Background: The American Board of Surgery and the American Board of Colorectal Surgery requirements for certification include 80 and 140 colonoscopic procedures, respectively. However, little data support the attainment of colonoscopic competency. The aim of this retrospective study is to report the colonoscopy learning experience for colorectal surgery fellows at a single high-volume training program.
Material and methods: A prospective database recorded the experience of six colorectal fellows over two consecutive academic years. Univariate, moving average curves, and change point analysis were used to assess learning curve trends over time. Screening colonoscopy competency was defined by a significant reduction in total procedure time and 80% cecal intubation rate within 35 min.
Results: From 2004 to 2006, a total of 2904 screening colonoscopies were performed, including 1498 (52%) by fellows (mean 249 procedures per fellow). The mean procedure time for fellows was 30.2 ± 15 min. Procedure time decreased significantly up to 120 procedures but not thereafter. Overall, fellows' total procedure time decreased by 7.6 min over the course of the year (P < 0.0001); 66% of fellows were able to complete 80% of the procedure in 40 min in the last 2 mo of training. The combined learning curve of all the fellows and the change point analysis showed a significant change occurs at 94 procedures. Using the moving average curve, we have shown 114 procedures are needed to achieve 80% completion rate in 35 min in majority of the fellows.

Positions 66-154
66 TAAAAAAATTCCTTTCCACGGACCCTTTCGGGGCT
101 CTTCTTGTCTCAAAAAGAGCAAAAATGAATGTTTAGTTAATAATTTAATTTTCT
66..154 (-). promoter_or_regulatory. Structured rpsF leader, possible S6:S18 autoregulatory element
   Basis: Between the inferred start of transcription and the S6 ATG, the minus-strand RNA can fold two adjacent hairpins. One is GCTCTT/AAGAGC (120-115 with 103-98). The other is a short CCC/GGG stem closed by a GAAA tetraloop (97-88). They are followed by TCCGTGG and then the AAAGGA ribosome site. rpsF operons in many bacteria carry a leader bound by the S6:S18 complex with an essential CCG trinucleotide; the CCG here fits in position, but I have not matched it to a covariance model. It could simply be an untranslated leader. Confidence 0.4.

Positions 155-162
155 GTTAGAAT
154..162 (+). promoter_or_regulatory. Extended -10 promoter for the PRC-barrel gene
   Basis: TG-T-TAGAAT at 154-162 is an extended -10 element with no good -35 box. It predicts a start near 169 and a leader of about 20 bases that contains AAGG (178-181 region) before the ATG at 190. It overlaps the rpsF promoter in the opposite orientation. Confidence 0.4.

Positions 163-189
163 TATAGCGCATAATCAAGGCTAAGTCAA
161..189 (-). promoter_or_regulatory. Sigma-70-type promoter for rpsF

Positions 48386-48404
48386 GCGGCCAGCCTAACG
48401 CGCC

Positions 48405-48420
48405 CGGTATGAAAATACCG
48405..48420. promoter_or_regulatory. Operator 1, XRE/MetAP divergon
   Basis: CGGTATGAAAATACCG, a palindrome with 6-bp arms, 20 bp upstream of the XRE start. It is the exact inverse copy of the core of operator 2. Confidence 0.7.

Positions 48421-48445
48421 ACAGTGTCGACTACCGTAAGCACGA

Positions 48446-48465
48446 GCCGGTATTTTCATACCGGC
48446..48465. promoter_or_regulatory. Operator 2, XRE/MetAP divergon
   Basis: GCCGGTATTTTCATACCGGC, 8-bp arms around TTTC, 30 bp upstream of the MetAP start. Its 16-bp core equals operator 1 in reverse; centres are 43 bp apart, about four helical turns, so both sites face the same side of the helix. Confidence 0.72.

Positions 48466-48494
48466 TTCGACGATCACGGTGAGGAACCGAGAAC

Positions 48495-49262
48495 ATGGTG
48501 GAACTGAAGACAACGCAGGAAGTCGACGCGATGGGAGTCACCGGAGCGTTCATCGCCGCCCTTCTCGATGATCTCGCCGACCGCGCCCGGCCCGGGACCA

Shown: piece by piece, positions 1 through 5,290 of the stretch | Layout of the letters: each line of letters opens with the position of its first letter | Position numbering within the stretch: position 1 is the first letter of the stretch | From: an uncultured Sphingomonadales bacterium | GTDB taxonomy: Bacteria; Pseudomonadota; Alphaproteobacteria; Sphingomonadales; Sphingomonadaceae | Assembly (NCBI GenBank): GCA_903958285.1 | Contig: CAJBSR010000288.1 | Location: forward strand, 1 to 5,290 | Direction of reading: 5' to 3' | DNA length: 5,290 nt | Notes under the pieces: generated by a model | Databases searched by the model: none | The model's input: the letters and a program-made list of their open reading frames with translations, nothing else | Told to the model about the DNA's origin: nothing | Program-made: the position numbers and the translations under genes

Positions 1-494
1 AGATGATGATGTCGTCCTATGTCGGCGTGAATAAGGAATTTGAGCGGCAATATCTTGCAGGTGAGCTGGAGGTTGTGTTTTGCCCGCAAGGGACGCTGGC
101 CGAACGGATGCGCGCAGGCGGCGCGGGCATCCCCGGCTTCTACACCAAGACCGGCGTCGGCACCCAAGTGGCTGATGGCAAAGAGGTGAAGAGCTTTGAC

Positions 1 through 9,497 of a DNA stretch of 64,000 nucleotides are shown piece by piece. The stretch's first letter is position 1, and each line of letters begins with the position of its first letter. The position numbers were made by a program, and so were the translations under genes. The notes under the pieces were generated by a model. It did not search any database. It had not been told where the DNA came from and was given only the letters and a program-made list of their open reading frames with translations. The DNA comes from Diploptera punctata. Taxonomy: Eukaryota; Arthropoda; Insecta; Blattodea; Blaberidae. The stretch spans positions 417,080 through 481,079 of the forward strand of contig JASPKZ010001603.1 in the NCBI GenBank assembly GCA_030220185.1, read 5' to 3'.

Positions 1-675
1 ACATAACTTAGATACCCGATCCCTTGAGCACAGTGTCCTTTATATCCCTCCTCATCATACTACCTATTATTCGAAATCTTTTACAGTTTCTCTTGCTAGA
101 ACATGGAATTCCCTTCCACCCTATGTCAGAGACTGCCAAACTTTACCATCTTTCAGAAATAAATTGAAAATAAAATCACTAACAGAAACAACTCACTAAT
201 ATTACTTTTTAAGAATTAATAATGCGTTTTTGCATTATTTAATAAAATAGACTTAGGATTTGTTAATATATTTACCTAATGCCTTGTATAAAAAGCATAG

Conclusions: Colorectal surgery fellows were observed to achieve screening colonoscopy competency approximately between 94 and 114 procedures. In the era of working time restrictions, prospective documentation of individual trainee performance may allow tailored training based on observed competency.
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